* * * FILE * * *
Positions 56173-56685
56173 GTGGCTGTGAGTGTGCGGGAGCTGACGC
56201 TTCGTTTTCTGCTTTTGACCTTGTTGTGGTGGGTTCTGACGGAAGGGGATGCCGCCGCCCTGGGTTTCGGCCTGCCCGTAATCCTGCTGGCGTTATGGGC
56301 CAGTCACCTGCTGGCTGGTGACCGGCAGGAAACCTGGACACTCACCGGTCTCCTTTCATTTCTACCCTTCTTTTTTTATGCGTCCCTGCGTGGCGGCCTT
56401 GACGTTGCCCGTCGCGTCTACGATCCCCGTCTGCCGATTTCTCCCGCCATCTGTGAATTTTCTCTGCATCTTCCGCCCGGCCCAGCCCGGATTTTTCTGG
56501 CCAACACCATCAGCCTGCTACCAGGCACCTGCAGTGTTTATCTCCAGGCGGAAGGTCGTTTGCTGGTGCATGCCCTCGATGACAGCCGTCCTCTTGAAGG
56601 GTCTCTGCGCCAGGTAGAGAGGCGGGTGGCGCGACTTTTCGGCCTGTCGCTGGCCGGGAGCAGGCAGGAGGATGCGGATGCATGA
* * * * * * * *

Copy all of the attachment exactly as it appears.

Positions 56173-56685
56173 GTGGCTGTGAGTGTGCGGGAGCTGACGC
56201 TTCGTTTTCTGCTTTTGACCTTGTTGTGGTGGGTTCTGACGGAAGGGGATGCCGCCGCCCTGGGTTTCGGCCTGCCCGTAATCCTGCTGGCGTTATGGGC
56301 CAGTCACCTGCTGGCTGGTGACCGGCAGGAAACCTGGACACTCACCGGTCTCCTTTCATTTCTACCCTTCTTTTTTTATGCGTCCCTGCGTGGCGGCCTT
56401 GACGTTGCCCGTCGCGTCTACGATCCCCGTCTGCCGATTTCTCCCGCCATCTGTGAATTTTCTCTGCATCTTCCGCCCGGCCCAGCCCGGATTTTTCTGG
56501 CCAACACCATCAGCCTGCTACCAGGCACCTGCAGTGTTTATCTCCAGGCGGAAGGTCGTTTGCTGGTGCATGCCCTCGATGACAGCCGTCCTCTTGAAGG
56601 GTCTCTGCGCCAGGTAGAGAGGCGGGTGGCGCGACTTTTCGGCCTGTCGCTGGCCGGGAGCAGGCAGGAGGATGCGGATGCATGA